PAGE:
‘Green River’ hits 30: Three-day festival celebrates ‘pearl’ anniversary with musical gems

  • The Mardi Gras Monster makes an appearance at a previous Green River Festival. PHOTO COURTESY OF GREEN RIVER FESTIVAL

  • Hot-air ballons are illuminated at a previous Green River Festival. PHOTO COURTESY OF GREEN RIVER FESTIVAL

  • And the Kids will perform Saturday, July 9, at 3:30 p.m. on the Main Stage. PHOTO COURTESY OF GREEN RIVER FESTIVAL

  • There’s lots of family fun at The Green River Festival. PHOTO COURTESY OF GREEN RIVER FESTIVAL

  • Families enjoy a jump house at a previous Green River Festival. PHOTO COURTESY OF GREEN RIVER FESTIVAL

  • A view of The Green River Festival, taken from aboard a tethered RE/MAX ballon, shows the main stage with Allan Tousaint playing and a crowd of festivalgoers. recorder file photo

  • Lux Deluxe will perform Saturday, July 9, at 2:10 p.m. on the Four Rivers Stage. PHOTO COURTESY OF LUX DELUXE/FACEBOOK

  • Sonya Kitchell will perform Sunday, July 10, at 12:15 p.m. on the Four Rivers Stage. PHOTO COURTESY OF SONYA KITCHELL/FACEBOOK

For the Bulletin
Thursday, June 30, 2016

On a hot July day in 1986, radio station WRSI — now known as 93.9 The River — threw one heck of a party.

Nobody knew it then, but the radio station’s fifth anniversary “birthday party,” held on the grounds of Greenfield Community College, would become an annual event, now known as The Green River Festival. 

Thirty years later, it’s been named a top music festival by Rolling Stone magazine, The New York Times and USA Today.

The festival takes place this year July 8-10 at Greenfield Community College.

That first concert attracted 2,000 guests, who came to listen to Ed Vadas and The Heavyweights, 10,000 Maniacs and NRBQ play throughout the afternoon and into the evening, undaunted by forecasts of thunderstorms, which only turned out to be a brief shower.

The following year, the Franklin County Chamber of Commerce started a hot air balloon festival, which became an annual event featuring some music. But it wasn’t until WRSI decided to throw a 10th anniversary party that the Green River Festival’s predecessor was born.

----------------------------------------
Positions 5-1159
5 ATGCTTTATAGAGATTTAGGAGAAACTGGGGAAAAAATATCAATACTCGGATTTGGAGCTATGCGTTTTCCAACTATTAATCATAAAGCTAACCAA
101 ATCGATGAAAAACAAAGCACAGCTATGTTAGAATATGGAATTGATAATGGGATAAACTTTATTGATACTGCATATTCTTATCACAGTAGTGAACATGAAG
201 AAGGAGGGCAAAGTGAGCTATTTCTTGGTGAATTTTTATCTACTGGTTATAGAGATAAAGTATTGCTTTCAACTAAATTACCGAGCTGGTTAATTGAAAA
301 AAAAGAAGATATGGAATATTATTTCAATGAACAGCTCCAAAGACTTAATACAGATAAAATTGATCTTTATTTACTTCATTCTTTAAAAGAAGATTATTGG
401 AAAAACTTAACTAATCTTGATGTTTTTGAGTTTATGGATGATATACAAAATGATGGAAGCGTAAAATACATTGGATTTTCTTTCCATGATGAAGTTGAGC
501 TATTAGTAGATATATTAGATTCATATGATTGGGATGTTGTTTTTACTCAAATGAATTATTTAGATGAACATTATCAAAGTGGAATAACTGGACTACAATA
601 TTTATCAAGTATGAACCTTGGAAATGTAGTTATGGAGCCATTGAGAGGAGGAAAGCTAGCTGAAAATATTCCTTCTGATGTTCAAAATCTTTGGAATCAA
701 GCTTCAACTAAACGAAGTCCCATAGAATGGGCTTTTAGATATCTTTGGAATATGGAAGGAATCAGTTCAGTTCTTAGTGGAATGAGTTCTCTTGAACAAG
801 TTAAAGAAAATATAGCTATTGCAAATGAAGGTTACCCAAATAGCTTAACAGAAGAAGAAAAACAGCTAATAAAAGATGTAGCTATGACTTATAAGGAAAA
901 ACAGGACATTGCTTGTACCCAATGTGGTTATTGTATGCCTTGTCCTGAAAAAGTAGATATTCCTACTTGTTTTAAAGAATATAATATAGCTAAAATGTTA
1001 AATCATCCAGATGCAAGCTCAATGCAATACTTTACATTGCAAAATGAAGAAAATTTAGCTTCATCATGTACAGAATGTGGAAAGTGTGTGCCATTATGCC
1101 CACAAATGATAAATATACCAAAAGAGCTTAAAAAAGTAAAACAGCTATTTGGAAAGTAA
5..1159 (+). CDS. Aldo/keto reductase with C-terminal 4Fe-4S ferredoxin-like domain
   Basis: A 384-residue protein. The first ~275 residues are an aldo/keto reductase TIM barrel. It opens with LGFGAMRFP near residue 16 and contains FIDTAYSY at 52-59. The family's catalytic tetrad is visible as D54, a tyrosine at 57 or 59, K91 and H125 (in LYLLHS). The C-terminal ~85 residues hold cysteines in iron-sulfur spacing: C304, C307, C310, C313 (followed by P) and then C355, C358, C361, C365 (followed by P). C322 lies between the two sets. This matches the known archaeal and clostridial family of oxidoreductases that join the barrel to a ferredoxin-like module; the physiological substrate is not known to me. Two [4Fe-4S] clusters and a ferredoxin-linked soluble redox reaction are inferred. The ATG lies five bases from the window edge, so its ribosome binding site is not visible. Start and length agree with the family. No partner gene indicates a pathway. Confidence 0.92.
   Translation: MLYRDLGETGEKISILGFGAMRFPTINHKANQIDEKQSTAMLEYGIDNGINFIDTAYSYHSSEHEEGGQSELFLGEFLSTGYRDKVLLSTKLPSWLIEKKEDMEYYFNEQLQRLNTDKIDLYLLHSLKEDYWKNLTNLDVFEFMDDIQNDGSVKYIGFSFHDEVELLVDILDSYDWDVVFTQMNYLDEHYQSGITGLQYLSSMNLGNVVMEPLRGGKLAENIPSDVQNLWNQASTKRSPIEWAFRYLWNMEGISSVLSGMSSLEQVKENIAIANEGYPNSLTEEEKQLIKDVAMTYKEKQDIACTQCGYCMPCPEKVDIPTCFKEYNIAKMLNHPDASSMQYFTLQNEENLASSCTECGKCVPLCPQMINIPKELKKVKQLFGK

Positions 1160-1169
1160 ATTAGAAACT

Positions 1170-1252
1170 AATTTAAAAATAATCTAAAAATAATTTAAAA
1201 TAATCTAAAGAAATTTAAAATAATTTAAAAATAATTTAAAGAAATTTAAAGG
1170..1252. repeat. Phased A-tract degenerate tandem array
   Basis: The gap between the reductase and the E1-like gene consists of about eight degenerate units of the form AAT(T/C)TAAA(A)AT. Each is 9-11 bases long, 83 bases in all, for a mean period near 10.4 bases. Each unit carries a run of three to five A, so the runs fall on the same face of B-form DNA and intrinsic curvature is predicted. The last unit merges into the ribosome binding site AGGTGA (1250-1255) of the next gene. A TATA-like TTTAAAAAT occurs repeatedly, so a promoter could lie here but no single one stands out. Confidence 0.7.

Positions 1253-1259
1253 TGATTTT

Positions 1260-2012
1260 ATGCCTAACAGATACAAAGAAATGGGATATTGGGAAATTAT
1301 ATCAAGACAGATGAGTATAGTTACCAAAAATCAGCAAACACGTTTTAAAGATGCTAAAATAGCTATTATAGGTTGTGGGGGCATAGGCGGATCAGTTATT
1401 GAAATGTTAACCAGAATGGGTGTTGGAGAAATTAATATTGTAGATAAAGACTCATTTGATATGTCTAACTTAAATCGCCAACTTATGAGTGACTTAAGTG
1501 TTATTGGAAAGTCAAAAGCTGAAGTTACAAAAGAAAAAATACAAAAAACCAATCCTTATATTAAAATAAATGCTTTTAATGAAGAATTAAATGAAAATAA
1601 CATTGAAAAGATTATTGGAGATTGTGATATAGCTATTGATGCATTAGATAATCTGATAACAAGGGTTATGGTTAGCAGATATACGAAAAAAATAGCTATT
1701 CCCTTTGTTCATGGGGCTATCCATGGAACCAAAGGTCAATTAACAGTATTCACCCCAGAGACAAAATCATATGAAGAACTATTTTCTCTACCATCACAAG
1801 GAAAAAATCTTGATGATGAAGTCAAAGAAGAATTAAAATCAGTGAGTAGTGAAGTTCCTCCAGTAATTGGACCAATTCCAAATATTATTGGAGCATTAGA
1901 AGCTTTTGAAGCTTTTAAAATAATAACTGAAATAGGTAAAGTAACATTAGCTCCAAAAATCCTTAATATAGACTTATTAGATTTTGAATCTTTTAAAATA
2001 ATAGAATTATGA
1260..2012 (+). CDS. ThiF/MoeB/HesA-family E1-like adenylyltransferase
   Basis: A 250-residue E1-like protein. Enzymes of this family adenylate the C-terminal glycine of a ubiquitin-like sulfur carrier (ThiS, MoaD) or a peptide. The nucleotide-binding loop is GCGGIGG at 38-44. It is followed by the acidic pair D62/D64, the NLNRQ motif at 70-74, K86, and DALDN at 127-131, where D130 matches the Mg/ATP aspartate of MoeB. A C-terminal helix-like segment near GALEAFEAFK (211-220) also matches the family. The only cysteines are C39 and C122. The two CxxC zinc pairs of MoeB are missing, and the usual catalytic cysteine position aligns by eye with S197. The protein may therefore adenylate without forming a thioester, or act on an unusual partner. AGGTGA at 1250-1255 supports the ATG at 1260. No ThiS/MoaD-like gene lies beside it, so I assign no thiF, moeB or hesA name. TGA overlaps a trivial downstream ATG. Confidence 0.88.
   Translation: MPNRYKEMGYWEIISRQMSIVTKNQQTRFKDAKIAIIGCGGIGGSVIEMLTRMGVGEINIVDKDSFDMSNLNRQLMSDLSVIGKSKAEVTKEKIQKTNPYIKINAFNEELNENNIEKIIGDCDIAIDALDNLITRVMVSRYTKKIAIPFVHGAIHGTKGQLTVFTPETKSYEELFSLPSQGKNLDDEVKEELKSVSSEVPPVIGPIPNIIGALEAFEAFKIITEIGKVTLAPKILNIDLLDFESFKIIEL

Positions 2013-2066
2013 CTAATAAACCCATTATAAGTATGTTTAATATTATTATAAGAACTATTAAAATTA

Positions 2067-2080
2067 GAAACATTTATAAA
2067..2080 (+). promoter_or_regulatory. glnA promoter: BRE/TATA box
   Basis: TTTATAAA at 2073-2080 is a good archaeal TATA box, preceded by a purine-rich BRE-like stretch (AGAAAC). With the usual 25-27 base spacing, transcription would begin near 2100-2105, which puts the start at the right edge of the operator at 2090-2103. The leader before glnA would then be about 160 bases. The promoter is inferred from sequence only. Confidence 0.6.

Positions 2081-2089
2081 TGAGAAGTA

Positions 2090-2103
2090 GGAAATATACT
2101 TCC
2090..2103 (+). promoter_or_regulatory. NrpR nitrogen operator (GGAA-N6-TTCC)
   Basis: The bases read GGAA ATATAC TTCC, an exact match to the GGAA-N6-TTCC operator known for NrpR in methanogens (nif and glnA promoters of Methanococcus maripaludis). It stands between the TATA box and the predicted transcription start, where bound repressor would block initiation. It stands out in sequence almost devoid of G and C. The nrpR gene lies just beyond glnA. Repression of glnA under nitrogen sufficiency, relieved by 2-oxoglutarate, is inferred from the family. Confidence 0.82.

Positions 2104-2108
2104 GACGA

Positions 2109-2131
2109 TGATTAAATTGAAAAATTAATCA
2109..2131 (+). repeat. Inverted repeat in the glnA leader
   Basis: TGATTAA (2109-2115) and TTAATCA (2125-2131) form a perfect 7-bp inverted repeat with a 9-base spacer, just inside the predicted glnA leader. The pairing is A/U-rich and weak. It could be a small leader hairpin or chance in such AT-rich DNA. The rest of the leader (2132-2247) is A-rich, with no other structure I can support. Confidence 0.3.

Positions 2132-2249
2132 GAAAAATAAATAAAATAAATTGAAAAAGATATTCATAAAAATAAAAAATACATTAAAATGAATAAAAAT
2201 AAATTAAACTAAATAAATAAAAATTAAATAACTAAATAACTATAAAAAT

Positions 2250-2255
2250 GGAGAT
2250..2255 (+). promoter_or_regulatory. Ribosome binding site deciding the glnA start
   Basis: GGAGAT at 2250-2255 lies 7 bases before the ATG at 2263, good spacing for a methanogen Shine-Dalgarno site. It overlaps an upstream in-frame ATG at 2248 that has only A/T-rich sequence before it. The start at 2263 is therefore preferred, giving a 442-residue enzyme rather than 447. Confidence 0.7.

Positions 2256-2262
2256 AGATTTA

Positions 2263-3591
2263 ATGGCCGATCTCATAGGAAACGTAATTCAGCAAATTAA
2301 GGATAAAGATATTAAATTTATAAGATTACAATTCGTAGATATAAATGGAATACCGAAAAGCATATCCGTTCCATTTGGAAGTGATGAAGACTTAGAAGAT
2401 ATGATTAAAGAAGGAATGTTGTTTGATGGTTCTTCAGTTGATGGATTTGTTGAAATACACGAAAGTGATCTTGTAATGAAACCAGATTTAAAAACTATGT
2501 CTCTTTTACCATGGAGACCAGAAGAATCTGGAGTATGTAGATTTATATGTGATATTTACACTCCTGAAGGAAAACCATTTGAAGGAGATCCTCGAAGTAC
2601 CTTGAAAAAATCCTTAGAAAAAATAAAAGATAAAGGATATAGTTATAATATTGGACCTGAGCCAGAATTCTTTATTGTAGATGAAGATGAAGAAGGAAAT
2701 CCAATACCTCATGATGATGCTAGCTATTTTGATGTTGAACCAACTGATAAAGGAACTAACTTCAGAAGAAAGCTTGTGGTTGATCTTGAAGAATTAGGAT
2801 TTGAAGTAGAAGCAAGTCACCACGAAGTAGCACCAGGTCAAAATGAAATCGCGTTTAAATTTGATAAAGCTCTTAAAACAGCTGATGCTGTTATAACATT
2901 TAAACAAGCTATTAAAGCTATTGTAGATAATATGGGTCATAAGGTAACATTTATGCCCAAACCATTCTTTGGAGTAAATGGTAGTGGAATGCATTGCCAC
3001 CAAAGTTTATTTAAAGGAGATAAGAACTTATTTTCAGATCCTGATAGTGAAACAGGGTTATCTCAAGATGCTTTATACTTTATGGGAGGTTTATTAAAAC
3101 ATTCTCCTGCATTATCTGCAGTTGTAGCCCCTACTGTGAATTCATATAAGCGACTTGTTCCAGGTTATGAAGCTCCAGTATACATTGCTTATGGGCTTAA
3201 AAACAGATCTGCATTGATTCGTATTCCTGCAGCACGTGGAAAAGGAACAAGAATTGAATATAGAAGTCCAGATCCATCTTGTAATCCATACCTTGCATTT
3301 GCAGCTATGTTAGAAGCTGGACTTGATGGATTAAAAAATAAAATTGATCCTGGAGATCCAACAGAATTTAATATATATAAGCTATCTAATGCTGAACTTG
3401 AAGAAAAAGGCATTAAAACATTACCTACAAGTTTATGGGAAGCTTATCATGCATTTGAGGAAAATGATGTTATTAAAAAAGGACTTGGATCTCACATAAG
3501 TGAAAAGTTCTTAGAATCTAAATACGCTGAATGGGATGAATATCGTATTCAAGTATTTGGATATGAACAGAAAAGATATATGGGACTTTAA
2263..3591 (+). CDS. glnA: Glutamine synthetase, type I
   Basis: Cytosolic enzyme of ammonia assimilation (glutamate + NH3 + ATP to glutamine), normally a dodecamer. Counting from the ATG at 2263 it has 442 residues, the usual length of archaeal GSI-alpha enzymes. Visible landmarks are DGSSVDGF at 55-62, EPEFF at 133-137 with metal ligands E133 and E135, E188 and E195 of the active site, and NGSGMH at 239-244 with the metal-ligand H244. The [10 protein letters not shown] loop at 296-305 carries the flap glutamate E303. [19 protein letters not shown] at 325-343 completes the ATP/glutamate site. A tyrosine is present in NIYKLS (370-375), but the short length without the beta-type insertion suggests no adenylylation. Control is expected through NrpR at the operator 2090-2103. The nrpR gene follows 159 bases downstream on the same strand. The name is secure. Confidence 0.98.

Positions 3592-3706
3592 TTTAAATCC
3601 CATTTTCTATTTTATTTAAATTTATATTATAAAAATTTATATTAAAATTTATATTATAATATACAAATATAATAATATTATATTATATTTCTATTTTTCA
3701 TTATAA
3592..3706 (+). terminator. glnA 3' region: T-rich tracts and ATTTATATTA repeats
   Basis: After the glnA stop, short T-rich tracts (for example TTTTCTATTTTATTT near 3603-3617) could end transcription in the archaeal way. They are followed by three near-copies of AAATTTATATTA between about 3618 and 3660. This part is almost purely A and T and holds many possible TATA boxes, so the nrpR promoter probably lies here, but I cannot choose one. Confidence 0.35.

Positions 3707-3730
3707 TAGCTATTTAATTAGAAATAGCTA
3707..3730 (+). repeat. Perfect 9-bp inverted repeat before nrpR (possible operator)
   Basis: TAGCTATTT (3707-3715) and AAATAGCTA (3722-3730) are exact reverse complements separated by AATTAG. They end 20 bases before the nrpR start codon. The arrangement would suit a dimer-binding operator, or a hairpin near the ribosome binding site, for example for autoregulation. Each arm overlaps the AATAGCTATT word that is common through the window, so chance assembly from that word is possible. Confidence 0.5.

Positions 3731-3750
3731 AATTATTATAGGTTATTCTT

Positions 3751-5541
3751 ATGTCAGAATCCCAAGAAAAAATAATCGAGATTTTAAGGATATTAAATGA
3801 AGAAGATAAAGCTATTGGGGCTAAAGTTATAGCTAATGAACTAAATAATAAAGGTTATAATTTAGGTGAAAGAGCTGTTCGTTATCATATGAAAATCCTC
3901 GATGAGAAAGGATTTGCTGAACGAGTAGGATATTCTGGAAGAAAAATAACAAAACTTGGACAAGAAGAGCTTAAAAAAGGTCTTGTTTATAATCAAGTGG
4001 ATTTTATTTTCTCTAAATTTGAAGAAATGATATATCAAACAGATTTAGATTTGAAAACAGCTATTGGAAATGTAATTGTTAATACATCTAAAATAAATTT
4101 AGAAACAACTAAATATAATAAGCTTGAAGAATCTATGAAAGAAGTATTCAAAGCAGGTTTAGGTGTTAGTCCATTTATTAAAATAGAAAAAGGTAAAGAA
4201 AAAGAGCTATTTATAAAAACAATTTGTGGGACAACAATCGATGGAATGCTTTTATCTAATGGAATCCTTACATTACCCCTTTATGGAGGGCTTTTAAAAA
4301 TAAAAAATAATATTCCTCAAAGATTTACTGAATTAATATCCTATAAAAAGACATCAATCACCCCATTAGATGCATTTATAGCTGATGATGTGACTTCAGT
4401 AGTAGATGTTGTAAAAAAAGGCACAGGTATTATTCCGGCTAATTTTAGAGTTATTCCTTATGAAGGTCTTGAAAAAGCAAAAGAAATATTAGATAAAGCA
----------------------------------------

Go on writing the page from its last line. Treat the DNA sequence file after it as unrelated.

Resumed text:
“At that point, the two events sort of merged and the festival, which at the time was called the UpCountry Balloon Fair and Music Festival, became more of a mix of balloons and music,” said Jim Olsen of Signature Sounds, who has helped organize the festival since its inception.

Because of atmospheric conditions, hot air balloons can only be launched during the morning or evening, so organizers decided to fill the time in between with music.

Olsen said the festival was fairly modest throughout the 1990s, with local bands and $5 or $10 tickets sold at the door. It became known as the Green River Festival in 1997 and continued to grow, graduating from one stage to two, and eventually to three, and expanding from one to three days.

“All along this festival has taken baby steps in growth. There’s never been a huge turning point where one year it was one thing and the next year it was something else. We see it continuing on that path,” he said. “We really want to keep the nature of the festival — its comfortable size is really one of the biggest attributes that people love about it.”

Ann Hamilton, president of the Franklin County Chamber of Commerce, which sponsored the festival for most of its 30 years, said young children who came to the very first events with their parents are now attending as adults with children of their own.